Emergency Evacuation in Oroville

by Gail Boer on February 12, 2017

If you are reading this in Oroville, Marysville, Yuba County or anywhere south of the Oroville Dam, please do something now. Turn off the computer, Drag your pets, kids and irreplaceable stuff to the car and DRIVE NORTH.

Please do not try to be a hero, save your stuff or try to be a hero. Your life means more than your stuff. Let me repeat that: Your life means more than your house, your stuff and anything you and your insurance can replace. You do not play with natural disasters. The picture below shows how much damage raging waters can do.

Even if the spillway holds, safe is better than sorry guys and gals. The San Jose Mercury has a nice live feed here and you have time to get out. Yes, the drive will suck and Chico will be crowded. But you will be alive to clean up and keep going and you being gone makes it safer for first responders. The Associated Press has updates here

The erosion at the head of the emergency spillway threatens to undermine the concrete weir and allow large, uncontrolled releases of water from Lake Oroville, the California Department of Water Resources said. Those potential flows could overwhelm the Feather River and other downstream waterways, channels and levees.

Why is this important?

The Butte County Sheriff did what he was supposed to do:

The evacuation order went out around 4 p.m. after engineers spotted a hole that was eroding back toward the top of the spillway.

Evacuating 130,000 people is not something that is a quick process.

Butte County Sheriff Koney Honea said engineers with the Department of Water Resources informed him shortly after 6 p.m. that the erosion on the emergency spillway at the Oroville Dam was not advancing as fast as they thought.

That would mean the spillway might fail. Which would be fatal.

“Unfortunately they couldn’t advise me or tell me specifically how much time that would take so we had to make the very difficult and critical decision to initiate the evacuation of the Orville area and all locations south of that,” he said. “We needed to get people moving quickly to save lives if the worst case scenario came into fruition.”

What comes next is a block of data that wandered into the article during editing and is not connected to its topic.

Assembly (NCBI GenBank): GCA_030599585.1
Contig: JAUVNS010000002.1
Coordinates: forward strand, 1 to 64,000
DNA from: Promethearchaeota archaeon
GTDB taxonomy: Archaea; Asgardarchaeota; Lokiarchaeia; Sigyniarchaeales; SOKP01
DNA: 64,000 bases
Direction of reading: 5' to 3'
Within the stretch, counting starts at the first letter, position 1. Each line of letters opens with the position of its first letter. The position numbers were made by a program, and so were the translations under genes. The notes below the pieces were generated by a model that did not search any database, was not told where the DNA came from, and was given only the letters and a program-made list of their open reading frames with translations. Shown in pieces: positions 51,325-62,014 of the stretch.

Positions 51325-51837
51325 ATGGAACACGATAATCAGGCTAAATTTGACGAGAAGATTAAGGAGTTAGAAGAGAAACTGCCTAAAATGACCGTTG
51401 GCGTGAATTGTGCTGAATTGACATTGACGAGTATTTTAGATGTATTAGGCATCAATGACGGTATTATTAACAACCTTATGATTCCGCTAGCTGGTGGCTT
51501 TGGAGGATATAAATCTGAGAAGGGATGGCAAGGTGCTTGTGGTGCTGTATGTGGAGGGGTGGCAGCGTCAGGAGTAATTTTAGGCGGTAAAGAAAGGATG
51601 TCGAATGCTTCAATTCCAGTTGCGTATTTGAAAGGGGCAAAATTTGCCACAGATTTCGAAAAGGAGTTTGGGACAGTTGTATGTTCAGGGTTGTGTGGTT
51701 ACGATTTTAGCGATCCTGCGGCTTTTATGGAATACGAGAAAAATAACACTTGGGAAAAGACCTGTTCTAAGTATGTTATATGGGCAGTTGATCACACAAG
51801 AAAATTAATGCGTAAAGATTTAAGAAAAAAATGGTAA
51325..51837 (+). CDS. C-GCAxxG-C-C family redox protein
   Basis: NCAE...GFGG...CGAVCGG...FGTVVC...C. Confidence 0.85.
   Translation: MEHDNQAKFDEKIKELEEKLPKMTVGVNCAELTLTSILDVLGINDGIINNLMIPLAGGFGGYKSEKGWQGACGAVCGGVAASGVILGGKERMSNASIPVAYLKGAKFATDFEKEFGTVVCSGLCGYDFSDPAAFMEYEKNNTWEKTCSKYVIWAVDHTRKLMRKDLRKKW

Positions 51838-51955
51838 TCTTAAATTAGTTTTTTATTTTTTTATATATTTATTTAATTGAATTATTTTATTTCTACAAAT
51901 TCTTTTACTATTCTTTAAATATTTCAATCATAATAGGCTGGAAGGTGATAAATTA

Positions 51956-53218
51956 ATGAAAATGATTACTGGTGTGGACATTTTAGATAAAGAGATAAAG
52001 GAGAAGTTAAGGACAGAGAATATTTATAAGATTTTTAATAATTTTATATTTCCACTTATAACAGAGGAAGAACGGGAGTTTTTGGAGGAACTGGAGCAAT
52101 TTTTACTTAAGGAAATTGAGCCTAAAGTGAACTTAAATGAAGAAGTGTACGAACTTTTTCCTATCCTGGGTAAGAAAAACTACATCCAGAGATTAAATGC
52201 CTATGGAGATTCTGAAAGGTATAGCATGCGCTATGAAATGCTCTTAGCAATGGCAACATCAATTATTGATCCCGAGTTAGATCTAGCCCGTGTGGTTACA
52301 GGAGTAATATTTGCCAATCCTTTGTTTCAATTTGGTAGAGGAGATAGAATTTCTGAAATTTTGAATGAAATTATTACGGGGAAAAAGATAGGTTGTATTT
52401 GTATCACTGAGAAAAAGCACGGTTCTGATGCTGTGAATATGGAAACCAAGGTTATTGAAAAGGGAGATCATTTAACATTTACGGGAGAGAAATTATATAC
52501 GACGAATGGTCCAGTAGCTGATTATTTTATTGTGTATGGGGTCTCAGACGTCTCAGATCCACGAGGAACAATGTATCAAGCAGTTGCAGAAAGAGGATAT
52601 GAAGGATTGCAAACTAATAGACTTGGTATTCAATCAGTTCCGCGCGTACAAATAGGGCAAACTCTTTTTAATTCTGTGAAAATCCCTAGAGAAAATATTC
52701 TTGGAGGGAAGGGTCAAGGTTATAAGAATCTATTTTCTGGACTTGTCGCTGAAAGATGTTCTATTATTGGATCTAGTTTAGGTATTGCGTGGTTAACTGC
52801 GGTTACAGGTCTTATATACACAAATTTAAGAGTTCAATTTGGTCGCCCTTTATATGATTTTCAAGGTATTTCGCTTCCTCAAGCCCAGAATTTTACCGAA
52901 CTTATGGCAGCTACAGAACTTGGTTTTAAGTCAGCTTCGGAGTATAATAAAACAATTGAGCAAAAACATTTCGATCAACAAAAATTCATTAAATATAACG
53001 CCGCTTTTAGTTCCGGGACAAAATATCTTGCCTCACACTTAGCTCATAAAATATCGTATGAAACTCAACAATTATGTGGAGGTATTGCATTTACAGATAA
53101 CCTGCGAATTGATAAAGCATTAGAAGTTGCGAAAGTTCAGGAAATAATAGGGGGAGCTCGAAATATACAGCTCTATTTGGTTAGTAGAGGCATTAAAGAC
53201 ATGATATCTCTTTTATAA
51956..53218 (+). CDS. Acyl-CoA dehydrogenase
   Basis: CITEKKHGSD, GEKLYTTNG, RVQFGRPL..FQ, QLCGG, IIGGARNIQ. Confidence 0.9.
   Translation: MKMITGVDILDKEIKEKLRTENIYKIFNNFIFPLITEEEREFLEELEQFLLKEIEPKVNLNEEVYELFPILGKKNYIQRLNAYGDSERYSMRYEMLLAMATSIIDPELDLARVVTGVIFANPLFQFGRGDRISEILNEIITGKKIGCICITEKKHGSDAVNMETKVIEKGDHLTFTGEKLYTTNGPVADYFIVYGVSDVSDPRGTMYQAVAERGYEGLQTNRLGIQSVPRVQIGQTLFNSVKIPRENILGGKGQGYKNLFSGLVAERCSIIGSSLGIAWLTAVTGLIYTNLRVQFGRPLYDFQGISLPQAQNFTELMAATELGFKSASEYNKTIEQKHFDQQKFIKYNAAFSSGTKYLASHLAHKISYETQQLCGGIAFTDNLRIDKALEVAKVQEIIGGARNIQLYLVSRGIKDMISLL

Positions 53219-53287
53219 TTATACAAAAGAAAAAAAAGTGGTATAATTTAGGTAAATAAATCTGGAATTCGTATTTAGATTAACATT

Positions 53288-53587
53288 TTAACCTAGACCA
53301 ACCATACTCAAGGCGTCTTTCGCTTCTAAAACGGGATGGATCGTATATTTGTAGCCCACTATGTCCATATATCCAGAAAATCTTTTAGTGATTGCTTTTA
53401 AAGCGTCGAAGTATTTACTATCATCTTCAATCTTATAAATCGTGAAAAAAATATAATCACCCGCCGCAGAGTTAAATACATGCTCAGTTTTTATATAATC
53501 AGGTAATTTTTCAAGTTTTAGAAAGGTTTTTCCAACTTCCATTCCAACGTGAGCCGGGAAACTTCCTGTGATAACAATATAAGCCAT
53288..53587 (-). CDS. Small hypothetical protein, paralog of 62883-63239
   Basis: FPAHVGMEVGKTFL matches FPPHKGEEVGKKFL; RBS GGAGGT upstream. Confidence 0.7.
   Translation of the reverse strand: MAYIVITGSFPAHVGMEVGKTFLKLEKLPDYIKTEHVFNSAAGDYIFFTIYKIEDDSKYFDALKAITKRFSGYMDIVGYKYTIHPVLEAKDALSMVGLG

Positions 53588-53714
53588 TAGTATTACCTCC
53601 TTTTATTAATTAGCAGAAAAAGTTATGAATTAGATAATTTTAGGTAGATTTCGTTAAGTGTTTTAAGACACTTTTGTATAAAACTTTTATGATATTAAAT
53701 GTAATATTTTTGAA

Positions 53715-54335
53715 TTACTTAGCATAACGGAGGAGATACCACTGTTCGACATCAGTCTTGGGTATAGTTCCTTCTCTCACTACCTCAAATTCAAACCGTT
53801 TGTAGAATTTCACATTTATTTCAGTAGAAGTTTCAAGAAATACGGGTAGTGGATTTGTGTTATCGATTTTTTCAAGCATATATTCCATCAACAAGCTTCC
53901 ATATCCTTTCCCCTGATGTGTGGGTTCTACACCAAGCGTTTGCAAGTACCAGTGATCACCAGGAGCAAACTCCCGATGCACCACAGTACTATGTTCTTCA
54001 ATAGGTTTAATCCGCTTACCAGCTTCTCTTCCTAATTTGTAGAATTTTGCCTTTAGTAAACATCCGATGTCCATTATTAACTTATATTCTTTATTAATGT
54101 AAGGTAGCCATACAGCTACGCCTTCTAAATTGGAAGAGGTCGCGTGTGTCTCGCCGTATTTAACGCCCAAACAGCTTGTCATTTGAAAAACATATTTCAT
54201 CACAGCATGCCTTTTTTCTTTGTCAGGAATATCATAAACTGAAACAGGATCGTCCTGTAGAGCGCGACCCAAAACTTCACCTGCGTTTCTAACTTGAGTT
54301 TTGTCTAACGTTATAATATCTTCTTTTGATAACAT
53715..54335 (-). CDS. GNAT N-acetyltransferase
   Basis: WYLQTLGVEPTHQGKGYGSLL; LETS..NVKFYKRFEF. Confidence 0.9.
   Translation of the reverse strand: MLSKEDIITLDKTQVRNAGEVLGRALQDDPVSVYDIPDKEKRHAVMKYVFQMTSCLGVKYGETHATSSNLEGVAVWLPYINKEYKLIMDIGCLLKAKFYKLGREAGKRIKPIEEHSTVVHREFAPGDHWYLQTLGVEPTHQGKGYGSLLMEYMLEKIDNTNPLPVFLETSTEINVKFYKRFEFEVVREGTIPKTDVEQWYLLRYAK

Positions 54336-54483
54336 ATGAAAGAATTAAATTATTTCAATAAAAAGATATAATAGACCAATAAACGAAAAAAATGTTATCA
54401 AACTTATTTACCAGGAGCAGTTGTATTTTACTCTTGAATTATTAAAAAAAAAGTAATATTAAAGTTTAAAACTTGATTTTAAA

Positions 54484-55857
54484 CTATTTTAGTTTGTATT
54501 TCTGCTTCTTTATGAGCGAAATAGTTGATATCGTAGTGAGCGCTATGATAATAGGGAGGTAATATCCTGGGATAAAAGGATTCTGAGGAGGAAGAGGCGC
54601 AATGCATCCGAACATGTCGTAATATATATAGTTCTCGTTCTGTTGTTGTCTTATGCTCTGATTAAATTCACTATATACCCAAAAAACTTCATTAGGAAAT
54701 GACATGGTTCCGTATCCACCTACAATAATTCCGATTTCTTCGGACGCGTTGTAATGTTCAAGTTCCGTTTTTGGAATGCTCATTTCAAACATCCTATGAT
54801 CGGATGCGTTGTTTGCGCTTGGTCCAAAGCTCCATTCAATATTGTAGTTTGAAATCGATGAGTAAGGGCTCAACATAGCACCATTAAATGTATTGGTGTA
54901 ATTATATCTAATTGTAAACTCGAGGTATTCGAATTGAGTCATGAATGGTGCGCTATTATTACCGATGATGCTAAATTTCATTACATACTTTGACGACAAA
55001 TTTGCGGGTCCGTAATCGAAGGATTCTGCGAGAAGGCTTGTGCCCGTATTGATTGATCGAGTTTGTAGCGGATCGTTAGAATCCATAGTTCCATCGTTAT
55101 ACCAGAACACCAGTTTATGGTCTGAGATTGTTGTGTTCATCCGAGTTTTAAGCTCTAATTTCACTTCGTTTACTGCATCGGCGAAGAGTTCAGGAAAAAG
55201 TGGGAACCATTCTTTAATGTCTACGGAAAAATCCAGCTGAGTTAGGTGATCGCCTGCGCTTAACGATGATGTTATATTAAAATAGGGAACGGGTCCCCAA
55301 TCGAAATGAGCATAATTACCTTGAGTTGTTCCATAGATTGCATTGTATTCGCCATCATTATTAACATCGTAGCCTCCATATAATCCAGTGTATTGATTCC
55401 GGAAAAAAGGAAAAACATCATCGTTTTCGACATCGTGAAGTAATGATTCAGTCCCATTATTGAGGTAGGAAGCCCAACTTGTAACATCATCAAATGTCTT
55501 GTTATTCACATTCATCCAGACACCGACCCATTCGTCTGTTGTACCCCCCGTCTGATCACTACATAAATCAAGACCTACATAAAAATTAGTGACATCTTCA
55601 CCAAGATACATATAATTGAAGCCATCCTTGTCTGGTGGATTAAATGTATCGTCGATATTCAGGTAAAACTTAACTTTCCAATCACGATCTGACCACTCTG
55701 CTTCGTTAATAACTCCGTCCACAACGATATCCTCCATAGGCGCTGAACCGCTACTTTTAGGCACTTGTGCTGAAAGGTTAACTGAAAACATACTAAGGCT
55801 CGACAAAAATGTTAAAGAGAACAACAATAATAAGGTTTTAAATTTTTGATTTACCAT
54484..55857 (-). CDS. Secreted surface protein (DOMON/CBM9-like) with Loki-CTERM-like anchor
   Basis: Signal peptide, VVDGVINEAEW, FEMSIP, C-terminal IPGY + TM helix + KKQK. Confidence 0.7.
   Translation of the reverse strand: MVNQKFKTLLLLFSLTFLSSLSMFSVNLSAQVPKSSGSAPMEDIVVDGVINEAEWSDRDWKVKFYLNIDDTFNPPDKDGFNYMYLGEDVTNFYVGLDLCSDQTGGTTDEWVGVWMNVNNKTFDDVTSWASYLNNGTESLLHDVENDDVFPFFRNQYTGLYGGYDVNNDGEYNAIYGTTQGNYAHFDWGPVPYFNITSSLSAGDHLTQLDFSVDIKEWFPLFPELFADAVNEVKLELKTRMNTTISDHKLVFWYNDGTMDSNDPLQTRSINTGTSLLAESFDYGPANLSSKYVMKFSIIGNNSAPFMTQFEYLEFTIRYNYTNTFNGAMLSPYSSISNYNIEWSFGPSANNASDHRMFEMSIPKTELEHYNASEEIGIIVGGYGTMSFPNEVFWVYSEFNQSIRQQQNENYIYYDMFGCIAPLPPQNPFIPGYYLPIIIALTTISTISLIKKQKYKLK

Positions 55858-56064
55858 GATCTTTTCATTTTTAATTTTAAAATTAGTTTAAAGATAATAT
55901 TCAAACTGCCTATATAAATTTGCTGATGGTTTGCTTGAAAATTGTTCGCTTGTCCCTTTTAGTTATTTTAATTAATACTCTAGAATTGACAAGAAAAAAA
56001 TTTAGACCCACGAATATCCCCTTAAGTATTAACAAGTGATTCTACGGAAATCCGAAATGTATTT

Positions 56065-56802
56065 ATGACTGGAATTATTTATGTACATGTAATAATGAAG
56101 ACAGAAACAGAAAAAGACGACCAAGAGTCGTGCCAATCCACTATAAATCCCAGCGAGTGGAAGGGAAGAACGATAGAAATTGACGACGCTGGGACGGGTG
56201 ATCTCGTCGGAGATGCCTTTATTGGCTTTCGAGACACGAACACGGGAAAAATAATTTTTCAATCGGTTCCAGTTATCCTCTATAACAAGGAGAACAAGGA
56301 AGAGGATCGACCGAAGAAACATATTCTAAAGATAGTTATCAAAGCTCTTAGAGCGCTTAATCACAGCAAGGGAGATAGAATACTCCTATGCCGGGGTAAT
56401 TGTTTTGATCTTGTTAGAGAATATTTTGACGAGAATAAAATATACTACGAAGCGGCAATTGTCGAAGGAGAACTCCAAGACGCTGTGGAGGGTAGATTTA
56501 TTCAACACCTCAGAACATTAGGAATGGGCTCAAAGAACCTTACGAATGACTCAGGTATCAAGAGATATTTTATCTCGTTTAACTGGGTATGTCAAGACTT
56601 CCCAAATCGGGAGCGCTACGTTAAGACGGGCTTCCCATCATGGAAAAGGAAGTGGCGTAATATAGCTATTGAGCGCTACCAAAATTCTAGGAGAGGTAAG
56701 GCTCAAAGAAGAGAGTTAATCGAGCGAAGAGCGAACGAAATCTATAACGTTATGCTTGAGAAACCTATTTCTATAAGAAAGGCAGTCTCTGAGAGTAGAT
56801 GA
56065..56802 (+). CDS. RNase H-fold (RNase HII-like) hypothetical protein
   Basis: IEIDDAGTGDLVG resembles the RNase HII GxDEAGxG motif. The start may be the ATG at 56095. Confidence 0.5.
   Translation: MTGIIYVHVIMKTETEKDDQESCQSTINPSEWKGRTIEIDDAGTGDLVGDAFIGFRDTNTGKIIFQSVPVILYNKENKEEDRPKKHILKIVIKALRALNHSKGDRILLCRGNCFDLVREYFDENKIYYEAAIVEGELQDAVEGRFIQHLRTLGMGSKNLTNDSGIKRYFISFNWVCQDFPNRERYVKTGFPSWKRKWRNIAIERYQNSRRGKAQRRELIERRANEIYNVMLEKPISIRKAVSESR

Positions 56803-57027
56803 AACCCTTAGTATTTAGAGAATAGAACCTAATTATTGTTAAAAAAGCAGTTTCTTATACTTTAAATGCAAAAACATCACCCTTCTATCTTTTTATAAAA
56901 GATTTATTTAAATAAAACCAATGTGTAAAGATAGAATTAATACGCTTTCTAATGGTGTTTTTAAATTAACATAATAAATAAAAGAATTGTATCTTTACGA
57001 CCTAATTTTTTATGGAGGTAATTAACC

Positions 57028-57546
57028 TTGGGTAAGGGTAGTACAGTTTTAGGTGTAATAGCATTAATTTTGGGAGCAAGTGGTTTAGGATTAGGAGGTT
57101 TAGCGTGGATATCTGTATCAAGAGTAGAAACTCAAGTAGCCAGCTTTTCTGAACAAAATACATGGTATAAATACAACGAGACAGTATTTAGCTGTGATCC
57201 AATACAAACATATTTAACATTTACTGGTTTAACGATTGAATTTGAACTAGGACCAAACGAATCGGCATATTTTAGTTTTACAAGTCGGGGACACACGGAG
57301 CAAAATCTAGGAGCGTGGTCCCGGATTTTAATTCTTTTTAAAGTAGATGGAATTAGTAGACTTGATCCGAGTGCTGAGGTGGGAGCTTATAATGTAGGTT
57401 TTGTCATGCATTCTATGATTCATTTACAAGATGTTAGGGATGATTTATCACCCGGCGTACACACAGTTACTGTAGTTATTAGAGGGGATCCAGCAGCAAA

This is what law enforcement is supposed to do. Bravo Sheriff Honea.

In other words, to avoid a dangerous situation, getting out now is the only option.  There are places to go found here

Twitter feed is useful for the out of state friends and families who are likely rather stressed and when the phone lines are overwhelmed it is not a bad place to get a blurb:

 

If you are so inclined, I am sure the evacuees will need supplies.  Hopefully, state and local authorities will work with the feds.  Buena Suerte California.

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{ 4 comments… read them below or add one }

Wfjag February 13, 2017 at 3:48 am

Its Trump’s fault, or something.

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Gail Boer February 13, 2017 at 4:36 am

Well Jerry “Moonbeam” Brown had to save the snail darter or something. The upside is #Calexit may not be such a great idea after all……

Reply

Wfjag February 13, 2017 at 7:14 am

It’s a Republican area of California, so, unlike snail darters, they don’t vote right. But, if they are impoverished, maybe they’ll support CalEx, or, at least will leave the state and won’t be there to oppose it. Yea, I know that there were the same complaints about the dam 12 years ago, but, with all the money needed for the Bullet Train, there was no money to pay for inspections and corrective work in a Republican area full of white privileged people. Now, Trump is threatening to cut off federal funds to places that won’t follow federal laws. So, it’s really all his fault (if you watched Back to the Future movies as your science class, you’d understand).

Reply

GWB February 13, 2017 at 7:40 am

Hey, that means everyone downstream can consider the drought over, right?

Will they be allowed to keep any of that water? You know, in cisterns or catch ponds, or anything? Will it be taxed?

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